For comparison, these numbers are not far off from Facebook, which generates around 75% of its revenue from North America, which represents less than a third of its total active users.

With the media hype surrounding Snap's IPO, we certainly expect Snap to have increased its DAU count during 1Q 2017, but we're also concerned about the limited demographic focus of Snap's Snapchat and the increasingly strong competition from Facebook's Instagram (and potentially WhatsApp and Messenger).

Consensus estimates for DAU growth in 1Q 2017 are around 6%, or the addition of 9.5m users. Given the ongoing heat from Facebook and Snap's high saturation of its core demographics, we would not be surprised to see new users in the 7m-9m (4% - 6%) range.

We also would be inclined to discount any significant, or unexpected, increase in DAUs or revenue until 2Q results are released (to balance any increases generated by the hype of Snap's IPO).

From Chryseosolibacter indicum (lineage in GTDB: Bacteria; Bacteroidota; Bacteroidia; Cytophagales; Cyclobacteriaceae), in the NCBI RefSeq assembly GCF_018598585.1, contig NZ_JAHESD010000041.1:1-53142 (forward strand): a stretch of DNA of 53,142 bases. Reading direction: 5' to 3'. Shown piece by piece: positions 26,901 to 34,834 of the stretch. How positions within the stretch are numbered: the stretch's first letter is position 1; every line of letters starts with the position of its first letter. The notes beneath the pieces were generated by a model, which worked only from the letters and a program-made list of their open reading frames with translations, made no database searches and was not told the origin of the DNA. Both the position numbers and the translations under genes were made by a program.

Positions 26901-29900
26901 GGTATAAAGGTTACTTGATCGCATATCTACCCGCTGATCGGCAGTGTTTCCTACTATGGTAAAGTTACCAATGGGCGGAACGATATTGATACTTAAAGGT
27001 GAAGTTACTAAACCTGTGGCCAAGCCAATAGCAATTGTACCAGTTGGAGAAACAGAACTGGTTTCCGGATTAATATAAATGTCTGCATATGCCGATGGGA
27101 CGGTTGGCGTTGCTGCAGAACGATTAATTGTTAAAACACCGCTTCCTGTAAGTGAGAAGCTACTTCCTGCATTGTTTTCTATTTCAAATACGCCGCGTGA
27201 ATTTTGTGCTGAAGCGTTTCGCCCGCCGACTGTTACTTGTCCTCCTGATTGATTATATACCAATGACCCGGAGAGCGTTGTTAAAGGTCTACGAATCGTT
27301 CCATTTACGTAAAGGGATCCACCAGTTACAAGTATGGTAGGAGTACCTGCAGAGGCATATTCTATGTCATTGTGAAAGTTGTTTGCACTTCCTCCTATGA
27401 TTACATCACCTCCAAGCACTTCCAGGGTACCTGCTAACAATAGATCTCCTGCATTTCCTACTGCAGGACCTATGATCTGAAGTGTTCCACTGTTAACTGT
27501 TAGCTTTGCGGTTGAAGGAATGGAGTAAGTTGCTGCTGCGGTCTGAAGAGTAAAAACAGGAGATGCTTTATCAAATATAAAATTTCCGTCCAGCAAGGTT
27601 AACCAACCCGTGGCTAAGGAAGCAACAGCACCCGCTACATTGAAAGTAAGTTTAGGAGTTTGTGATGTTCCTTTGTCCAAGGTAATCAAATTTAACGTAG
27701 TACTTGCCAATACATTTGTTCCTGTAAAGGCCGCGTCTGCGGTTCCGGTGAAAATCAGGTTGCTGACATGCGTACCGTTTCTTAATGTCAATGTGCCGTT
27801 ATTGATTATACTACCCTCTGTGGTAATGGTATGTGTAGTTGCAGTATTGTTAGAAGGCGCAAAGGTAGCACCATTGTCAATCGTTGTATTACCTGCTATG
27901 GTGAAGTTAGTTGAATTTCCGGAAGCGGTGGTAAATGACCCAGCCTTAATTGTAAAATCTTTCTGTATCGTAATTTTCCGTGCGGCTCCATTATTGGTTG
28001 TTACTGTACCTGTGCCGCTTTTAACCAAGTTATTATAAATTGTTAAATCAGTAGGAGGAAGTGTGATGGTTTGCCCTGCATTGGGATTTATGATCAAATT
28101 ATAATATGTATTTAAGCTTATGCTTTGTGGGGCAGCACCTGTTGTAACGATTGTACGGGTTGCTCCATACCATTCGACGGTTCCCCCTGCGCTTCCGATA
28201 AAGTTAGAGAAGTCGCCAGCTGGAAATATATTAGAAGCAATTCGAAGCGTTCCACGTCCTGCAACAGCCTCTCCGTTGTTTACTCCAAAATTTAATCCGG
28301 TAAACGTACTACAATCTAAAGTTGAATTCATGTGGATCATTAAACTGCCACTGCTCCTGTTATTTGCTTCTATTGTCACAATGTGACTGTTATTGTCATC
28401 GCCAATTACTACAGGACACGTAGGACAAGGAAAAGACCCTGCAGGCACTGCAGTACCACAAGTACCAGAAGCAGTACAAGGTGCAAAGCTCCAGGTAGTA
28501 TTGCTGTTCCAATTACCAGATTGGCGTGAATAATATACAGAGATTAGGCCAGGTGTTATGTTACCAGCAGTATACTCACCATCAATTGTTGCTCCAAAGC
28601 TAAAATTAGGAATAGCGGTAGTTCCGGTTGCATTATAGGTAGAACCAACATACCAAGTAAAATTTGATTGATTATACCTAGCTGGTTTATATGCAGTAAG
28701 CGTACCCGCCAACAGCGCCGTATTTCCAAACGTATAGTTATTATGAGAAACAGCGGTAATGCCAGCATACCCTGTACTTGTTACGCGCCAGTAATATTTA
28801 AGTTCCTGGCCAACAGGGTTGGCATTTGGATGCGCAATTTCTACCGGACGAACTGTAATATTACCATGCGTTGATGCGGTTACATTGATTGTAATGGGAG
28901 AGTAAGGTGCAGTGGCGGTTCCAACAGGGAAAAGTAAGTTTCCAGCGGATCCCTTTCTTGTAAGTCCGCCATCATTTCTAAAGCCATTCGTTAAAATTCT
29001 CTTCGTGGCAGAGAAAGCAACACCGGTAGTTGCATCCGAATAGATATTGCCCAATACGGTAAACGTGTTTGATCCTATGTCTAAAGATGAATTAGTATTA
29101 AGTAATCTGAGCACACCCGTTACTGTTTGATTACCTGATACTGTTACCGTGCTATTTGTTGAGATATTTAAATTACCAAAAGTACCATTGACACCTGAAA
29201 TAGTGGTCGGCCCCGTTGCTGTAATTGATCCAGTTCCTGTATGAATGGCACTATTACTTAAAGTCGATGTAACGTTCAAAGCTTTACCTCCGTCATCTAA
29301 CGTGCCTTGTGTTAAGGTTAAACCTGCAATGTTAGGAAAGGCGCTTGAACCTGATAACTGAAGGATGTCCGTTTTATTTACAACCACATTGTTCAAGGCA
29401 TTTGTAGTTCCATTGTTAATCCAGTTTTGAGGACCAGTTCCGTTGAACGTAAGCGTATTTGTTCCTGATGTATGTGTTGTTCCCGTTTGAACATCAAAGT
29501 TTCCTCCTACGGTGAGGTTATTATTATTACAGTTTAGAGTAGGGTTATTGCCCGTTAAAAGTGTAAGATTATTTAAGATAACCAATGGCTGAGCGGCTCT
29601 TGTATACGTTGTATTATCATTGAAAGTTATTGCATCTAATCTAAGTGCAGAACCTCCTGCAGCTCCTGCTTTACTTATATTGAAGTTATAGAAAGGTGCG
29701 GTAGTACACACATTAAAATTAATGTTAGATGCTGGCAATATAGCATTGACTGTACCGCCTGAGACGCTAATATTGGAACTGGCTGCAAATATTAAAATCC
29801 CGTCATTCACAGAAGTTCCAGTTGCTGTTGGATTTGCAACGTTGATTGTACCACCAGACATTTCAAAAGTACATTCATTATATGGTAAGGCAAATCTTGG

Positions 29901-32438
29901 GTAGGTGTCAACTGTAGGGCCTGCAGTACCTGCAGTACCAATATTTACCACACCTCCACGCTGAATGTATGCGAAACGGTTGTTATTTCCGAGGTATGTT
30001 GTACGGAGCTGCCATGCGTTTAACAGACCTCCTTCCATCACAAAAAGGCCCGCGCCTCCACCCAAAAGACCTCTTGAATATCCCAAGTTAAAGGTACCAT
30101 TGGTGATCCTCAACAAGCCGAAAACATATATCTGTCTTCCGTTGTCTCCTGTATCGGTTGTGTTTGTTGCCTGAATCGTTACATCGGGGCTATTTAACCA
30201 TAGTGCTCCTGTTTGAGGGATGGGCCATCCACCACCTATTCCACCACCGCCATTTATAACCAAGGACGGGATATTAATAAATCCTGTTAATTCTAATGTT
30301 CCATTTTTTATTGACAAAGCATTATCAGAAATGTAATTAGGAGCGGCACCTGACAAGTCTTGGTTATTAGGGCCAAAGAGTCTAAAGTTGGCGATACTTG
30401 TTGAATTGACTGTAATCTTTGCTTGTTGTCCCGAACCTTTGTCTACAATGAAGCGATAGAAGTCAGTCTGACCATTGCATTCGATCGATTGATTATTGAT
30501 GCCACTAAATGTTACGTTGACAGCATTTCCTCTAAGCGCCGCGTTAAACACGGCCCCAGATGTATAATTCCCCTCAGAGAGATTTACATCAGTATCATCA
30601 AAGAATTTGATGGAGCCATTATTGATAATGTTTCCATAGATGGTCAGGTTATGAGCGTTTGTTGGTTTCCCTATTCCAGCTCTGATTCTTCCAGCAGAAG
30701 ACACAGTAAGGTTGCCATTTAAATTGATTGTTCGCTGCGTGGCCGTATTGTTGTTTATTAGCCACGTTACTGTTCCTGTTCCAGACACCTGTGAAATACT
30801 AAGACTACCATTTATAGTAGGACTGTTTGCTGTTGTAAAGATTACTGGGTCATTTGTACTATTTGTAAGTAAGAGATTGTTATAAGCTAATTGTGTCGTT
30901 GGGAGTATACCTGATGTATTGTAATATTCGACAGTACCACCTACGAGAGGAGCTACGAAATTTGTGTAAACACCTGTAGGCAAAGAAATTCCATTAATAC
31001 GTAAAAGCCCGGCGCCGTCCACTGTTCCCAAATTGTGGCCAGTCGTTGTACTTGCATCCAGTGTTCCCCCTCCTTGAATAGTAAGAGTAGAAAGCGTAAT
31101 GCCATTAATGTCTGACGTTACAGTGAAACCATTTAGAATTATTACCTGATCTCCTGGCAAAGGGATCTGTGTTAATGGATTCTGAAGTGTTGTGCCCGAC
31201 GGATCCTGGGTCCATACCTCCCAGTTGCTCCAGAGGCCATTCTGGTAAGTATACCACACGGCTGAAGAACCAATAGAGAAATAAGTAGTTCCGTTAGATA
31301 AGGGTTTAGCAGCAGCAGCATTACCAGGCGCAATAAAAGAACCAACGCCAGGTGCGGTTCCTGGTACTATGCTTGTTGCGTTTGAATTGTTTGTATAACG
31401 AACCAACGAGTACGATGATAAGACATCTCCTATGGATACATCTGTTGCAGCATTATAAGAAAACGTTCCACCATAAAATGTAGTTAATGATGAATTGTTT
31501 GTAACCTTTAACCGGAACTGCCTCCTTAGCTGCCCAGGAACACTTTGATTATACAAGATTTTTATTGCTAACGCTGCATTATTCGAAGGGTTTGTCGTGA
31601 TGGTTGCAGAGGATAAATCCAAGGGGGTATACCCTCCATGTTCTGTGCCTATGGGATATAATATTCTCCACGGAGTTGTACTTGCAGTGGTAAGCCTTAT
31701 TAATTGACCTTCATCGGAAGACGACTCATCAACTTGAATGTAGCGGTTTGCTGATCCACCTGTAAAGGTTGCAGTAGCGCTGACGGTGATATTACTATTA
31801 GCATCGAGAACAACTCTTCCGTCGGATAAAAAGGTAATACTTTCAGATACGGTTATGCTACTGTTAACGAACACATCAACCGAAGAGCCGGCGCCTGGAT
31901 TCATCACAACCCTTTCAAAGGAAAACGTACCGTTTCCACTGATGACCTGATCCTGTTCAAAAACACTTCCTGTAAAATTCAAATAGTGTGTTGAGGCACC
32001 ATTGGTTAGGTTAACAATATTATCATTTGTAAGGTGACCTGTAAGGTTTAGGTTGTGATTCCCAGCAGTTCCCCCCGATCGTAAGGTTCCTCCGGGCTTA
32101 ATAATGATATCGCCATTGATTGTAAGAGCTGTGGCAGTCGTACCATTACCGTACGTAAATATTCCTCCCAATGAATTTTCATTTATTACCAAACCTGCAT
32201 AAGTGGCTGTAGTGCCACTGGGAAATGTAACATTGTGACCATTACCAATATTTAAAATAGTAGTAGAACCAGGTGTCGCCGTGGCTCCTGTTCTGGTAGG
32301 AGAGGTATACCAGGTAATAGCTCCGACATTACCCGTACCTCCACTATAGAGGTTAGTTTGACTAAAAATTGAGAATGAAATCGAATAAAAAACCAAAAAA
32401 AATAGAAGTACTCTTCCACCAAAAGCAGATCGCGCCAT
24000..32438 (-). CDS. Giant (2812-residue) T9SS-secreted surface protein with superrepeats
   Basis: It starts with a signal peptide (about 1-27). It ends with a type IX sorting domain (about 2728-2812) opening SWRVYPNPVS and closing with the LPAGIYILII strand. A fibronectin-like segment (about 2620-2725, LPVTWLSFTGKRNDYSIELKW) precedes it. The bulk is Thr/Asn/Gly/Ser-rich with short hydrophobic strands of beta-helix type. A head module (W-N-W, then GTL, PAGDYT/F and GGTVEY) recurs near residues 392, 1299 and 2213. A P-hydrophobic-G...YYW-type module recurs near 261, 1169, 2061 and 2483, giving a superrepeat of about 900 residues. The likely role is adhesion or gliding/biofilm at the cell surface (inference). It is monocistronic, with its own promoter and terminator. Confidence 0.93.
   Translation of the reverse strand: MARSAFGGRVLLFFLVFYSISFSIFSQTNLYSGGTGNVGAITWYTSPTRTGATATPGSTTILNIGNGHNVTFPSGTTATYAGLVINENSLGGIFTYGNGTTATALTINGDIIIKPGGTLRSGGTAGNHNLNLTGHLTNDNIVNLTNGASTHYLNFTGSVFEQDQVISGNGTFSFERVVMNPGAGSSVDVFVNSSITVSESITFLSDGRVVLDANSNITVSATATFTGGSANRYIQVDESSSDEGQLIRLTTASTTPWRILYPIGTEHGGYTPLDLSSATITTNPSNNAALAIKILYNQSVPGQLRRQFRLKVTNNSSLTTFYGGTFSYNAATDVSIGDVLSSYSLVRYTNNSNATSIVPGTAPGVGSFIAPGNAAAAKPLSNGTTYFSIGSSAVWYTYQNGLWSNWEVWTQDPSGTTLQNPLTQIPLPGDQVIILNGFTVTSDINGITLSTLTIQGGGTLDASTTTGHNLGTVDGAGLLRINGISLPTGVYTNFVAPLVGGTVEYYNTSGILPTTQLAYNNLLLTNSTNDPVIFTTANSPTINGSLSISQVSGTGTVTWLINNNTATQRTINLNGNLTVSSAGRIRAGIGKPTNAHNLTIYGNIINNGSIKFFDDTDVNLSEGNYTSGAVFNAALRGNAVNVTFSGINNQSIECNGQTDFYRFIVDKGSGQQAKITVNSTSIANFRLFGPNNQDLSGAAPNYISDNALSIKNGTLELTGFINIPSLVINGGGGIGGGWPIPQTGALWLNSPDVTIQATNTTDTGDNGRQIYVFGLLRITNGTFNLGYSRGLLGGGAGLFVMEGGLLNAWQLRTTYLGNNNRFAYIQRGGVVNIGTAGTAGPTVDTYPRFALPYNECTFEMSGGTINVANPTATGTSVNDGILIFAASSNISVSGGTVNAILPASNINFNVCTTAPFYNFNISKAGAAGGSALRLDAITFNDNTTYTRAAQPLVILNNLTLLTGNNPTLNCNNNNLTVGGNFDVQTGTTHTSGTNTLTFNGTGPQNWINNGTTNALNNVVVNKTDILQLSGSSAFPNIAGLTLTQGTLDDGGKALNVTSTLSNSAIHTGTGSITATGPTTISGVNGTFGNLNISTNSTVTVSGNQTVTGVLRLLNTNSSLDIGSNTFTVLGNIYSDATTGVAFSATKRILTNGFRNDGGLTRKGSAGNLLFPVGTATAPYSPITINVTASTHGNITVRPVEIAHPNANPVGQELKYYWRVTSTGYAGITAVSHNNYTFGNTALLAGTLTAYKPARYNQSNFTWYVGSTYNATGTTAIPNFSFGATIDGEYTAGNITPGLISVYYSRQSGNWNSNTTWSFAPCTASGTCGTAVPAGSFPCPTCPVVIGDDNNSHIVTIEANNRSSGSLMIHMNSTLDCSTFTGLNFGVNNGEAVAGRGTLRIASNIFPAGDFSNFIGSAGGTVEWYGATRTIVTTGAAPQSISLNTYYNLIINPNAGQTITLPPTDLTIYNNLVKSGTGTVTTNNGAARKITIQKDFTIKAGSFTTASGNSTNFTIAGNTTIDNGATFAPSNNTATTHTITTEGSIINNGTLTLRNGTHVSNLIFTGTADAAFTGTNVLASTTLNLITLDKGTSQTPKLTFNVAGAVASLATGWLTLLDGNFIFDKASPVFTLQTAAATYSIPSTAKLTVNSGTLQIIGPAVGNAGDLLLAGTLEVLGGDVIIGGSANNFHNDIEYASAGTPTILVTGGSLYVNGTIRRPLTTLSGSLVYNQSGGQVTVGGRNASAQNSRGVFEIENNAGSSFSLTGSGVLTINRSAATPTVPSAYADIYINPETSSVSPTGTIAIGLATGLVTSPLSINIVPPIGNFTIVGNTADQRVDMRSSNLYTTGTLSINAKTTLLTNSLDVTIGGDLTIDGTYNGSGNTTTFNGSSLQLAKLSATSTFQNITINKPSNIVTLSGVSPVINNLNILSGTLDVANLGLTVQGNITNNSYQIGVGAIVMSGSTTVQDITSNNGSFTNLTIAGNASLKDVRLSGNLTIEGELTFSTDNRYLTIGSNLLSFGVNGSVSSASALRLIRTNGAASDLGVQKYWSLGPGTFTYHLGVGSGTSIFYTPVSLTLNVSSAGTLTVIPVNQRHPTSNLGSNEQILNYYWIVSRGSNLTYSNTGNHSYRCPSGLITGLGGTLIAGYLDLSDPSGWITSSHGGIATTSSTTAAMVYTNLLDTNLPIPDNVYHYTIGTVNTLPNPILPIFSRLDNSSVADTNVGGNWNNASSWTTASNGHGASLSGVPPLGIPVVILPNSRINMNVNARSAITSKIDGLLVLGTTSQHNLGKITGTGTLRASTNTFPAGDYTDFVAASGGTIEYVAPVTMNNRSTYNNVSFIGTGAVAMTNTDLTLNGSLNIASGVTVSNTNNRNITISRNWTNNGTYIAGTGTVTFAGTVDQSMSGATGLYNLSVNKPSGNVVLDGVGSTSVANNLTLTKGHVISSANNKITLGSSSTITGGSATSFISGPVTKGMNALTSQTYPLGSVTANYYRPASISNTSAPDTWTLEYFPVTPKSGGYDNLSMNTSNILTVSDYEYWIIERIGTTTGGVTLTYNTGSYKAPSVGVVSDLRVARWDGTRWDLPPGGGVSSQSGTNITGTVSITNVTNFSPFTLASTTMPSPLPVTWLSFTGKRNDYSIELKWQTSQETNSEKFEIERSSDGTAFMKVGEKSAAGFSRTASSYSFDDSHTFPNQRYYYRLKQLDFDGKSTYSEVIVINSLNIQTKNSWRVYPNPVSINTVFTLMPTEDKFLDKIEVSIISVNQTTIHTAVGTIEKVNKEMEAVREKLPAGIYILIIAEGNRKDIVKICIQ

Key will be the mix of North American vs Europe/Rest of World. We're less concerned with Europe/ROW expansion at this point, believing the North American market has significantly higher ARPU potential over the next 12-18 months.

Our 1Q 2017 Earnings Focus

Snap is a young company by many measures, still evolving its video and advertising/revenue models. While 1Q 2017 will be important, we do not believe this quarter will, or should, define the company. Beyond the key DAU numbers, we're watching three key areas in the results and earnings call that we believe set the stage for future growth:

1) Focus = Camera + Media Consumption + Lifestyle: Snap bills itself as a camera company, but we believe this implies more of a "lifestyle" focus, something we'd like to see expanded. As the camera becomes less of a product and more of a feature, Snap needs to bring in other feature elements (beyond its current AR initiatives) that build on this focus. We believe its expansion of video, both as an advertising medium and a content consumption medium, is in the right direction.

Snap's Discover offering already has over 40 content partners (including CNN, Vogue, New York Times, Vox, Mashable, Comedy Central, MTV, and The Economist), and it is expanding its video line aggressively. This includes a strong dose of video and similar consumable content from partners such as Snap shareholder NBCUniversal (NASDAQ:CMCSA), Food Network/HGTV, ESPN, Turner Broadcasting, and the NFL. All of this feeds the lifestyle aspect of Snap - partners that tailor or create content geared towards Snap's core demographic.